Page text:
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Anderson Martin has taught his three daughters how to take a punch (maintain eye contact with the puncher to time the recoil), how to fall off a building (flatten your body to distribute the impact), and the proper way to get thrown into a trash can while wearing a cocktail dress and stilettos (pray you’ve sufficiently padded the bottom of the can). He has taught them how to react when they’re shot (well, with blanks), set on fire, or turned into zombies.
Last spring, Gainesville resident Angela Ivey, a part-time church administrator, was working at home when she noticed a suspicious woman walking around in her driveway. When Angela questioned her, the woman said she was a movie location scout and asked to come inside and take photos. Yeah, right, thought Angela.
In the three-plus years since they first met, Lincoln and Reedus have become close friends, which is obvious when they’re together. Both bust each other’s chops (Reedus tends to sign his bar tabs with Lincoln’s name and then send Lincoln a picture of his raised middle finger), but both are generous in their praise of the other.
This just in: evidently Atlanta is a great place to like movies. A recent study by Movoto deems Atlanta the third best place in the country for movie lovers. We’ll accept the award, even though we suspect it’s a consolation prize because this is too depressing a place to be a sports fan. Think about it. What better way to forget your crushed playoff dreams than to hide in the dark for three hours?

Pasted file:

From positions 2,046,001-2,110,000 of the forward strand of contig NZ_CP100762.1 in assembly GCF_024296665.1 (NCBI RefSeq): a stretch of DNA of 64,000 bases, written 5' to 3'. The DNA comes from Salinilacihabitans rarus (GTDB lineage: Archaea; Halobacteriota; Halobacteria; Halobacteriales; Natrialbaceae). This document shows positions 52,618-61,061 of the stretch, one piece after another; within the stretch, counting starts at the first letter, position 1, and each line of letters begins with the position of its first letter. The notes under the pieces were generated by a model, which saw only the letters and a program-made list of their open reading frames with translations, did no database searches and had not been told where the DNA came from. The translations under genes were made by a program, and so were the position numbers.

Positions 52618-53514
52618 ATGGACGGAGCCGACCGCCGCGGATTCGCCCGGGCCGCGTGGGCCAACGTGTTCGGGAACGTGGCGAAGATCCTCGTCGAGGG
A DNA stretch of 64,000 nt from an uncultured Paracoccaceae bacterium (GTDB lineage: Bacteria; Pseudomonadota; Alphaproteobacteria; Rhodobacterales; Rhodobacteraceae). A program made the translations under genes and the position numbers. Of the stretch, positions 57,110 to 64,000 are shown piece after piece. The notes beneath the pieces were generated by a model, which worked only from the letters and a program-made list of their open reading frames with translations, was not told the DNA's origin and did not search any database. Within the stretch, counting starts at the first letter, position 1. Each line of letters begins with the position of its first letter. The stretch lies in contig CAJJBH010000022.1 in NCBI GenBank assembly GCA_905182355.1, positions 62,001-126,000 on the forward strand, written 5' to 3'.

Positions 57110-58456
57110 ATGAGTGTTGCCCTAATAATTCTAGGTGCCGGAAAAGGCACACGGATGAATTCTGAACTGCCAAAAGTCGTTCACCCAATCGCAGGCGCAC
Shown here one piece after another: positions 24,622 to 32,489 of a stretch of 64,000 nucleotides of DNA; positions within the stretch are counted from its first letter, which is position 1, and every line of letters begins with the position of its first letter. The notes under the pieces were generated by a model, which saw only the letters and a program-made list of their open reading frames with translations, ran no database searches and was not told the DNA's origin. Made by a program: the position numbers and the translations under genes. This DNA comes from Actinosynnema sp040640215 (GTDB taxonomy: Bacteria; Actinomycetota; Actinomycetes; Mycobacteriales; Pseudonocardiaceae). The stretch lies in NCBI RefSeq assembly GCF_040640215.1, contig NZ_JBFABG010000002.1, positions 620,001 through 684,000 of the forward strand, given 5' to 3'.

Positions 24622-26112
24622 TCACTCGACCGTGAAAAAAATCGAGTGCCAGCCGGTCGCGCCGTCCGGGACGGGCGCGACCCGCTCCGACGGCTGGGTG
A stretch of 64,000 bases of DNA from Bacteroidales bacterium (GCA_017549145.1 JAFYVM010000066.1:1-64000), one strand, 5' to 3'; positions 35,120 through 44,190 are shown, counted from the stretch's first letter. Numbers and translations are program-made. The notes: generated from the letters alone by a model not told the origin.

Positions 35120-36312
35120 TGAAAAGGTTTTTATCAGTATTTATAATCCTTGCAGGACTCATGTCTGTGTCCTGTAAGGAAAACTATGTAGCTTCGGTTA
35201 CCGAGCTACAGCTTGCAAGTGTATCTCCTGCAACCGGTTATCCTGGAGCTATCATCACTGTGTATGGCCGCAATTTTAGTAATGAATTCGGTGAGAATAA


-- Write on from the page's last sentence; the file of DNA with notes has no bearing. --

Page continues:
She may be but a wee thing, but she has big ambitions. Simmons grew up in Atlanta but moved to L.A. with her mom last summer to pursue her acting career—and it sounds like it was her idea (see “quadruple threat” aspirations below).
At some point, I suppose, it will stop being a surprise that movie folks ask Atlanta to stand in for so many other places. Odd enough that Woodruff Park was a facsimile of seventies-era NYC complete with overflowing garbage cans and yellow cabs for Anchorman 2. But today, while strolling around our neighborhood, my husband and I came across a crew hard at work constructing a faux Rhode Island streetscape on a long-vacant lot at the corner of Kirkwood Avenue and Pearl Street in Cabbagetown, about the most quintessentially Southern pocket of Atlanta you could hope for.
If you work in downtown Atlanta you know (a) it's impossible to just walk out and hail a taxi and (b) there's no such thing as a sidewalk newsstand around here.